Feel like you’ve heard that sales pitch before? That’s probably because you have. But unlike Ionic, Cordova, or Phone Gap (lol), NativeScript does this with real native components, not a webview.

Now let’s jump into what’s new in v7:

  • New build targeting of ES2017 and higher should make for faster and more performant code, which allows you to utilize all of the latest and greatest ES features.

  • V8 iOS engine means that both Android and iOS now run on V8, which should make it easier to maintain both runtimes. (Goodbye forever, JavaScriptCore.)

  • New @NativeClass() decorator for TypeScript/JavaScript classes, inherited from native iOS and Android classes.

  • nativescript.config.ts is a new, strongly-typed NativeScript config module that is self-documenting

This update also introduces a new monorepo structure that should make it easier for more developers to contribute to the project and test-drive NativeScript with some new demo applications.

The bottom line

(Comparatively) NativeScript hasn’t gained a ton of mainstream adoption in the 5 years it’s been around, but it does have a pretty engaged community (not quite as intense as the Rust zealots, but still solid). By aligning itself with modern JS standards and introducing some other core improvements, this release should make NativeScript a more appealing option for all mobile developers.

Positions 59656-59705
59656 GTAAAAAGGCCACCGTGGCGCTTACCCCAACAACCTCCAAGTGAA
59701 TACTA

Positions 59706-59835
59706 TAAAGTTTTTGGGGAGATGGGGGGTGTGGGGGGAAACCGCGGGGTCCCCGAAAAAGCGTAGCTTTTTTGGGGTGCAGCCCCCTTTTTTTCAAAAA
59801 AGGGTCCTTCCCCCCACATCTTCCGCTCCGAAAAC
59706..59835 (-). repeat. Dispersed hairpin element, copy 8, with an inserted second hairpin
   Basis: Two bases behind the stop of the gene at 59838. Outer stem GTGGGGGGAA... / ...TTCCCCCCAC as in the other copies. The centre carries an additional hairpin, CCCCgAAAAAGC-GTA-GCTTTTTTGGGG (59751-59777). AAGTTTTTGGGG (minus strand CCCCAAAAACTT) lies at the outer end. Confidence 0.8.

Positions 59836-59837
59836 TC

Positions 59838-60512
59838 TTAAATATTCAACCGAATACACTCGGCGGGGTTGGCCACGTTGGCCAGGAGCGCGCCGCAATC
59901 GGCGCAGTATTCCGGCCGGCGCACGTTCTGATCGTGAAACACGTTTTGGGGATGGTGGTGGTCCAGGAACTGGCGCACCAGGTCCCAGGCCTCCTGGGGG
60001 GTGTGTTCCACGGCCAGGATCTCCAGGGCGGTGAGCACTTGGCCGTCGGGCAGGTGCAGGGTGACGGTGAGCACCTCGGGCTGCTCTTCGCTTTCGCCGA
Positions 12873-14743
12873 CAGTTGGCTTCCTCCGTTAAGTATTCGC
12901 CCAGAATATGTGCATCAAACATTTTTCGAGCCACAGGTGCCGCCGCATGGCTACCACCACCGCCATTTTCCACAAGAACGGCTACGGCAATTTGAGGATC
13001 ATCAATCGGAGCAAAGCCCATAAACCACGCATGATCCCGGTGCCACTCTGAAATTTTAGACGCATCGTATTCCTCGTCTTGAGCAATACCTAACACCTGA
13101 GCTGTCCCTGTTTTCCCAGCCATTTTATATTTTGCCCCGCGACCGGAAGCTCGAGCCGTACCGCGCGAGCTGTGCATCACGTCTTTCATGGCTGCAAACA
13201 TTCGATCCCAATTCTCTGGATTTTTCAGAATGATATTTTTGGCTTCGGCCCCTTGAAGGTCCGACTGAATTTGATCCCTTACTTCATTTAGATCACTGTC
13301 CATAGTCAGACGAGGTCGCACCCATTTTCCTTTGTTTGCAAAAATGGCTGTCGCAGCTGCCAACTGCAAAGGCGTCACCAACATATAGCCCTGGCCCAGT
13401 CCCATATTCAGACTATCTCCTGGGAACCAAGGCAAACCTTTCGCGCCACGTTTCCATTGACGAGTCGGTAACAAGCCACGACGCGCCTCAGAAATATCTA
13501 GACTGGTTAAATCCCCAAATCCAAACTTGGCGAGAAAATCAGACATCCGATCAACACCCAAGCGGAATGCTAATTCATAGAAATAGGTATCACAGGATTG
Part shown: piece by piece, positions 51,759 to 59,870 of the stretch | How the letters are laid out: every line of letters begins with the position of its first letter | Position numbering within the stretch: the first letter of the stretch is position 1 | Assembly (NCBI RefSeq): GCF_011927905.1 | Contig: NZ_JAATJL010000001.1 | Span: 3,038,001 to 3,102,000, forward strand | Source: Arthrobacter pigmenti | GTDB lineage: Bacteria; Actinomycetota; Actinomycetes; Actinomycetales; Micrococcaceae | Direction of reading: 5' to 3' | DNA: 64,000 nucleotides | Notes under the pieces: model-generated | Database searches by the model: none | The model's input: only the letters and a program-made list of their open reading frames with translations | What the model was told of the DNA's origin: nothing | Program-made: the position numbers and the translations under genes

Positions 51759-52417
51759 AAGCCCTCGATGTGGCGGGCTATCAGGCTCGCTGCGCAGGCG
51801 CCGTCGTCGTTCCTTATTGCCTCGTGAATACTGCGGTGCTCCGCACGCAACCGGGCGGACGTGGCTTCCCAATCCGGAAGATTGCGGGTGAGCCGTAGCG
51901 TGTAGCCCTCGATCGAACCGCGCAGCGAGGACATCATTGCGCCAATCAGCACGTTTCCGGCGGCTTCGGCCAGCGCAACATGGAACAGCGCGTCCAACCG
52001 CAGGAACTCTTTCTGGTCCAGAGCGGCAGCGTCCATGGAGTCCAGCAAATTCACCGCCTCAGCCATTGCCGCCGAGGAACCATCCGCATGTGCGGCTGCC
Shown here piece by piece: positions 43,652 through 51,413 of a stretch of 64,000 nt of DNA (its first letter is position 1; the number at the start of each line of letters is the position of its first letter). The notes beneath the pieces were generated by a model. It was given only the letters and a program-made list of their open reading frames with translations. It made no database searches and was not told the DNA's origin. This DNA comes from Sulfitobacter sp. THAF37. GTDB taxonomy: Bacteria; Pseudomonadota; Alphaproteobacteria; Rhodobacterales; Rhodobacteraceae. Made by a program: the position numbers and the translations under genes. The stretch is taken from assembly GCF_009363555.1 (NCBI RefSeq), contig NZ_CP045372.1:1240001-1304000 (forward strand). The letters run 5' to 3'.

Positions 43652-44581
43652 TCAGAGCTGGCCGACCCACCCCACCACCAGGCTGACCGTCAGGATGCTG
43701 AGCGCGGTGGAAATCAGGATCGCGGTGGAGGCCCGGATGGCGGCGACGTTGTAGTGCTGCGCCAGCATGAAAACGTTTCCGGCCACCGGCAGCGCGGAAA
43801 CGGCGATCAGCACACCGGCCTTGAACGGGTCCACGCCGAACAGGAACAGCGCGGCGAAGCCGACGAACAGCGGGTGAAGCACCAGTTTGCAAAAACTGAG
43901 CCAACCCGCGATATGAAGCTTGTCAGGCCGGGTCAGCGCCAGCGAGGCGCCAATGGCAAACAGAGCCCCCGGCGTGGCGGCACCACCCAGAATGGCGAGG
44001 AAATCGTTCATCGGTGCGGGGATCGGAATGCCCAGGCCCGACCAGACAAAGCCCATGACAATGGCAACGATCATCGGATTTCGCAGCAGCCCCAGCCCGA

Spot the Bug - Answer Below

function capitalize (string) {
  return string

Cool bits

  1. Dr. Axel Rauschmayer is kind of like the Ernest Hemingway of JavaScript: he’s written a ton of great books that you probably can’t understand. He just released “Tackling TypeScript”, and you can read the first half of it for free online.

  2. React without the virtual DOM? Is that even legal? We’re not sure, but Brahmos is a new UI library that’s pushing the limits. It still supports the modern React API and native templates.

  3. Allan wrote a helpful introduction to machine learning for JavaScript devs. After reading it, you’ll probably be able to control a pig’s brain just like Elon, but with great power comes great responsibility.

  4. Joel wrote about 8 methods to find, search, and filter arrays.

  5. Nick made a helpful guide for some common areas of confusion in JavaScript called JS tips and tidbits.

  6. In an attempt to trick us into liking Math, CindyJS is a new framework for creating interactive math content for the web (physics simulations, visualizers, etc).

  7. Gustavo wrote a a gentle introduction to code splitting with React. This can be a confusing topic, but this article is a helpful resource.

  8. Monica made a classic tower stacking game in under 100 lines of JavaScript. I heard a rumor that if you get to level 100, they’ll send you a giant stuffed animal in the mail (definitely not true).

Spot the Bug - Answer

When we call toUpperCase, we’re assuming that we’re modifying the string that was passed into the function. However, since strings are primitive values, that means they’re immutable and can’t be modified once they’re been created. Instead of trying to modify the string directly, we need to return a new string after capitalizing the first character.

const capitalize = ([firstLetter, ...restOfWord]) => {
  return firstLetter.toUpperCase() + restOfWord.join('')

For more information, visit How to capitalize the first letter of a string in JavaScript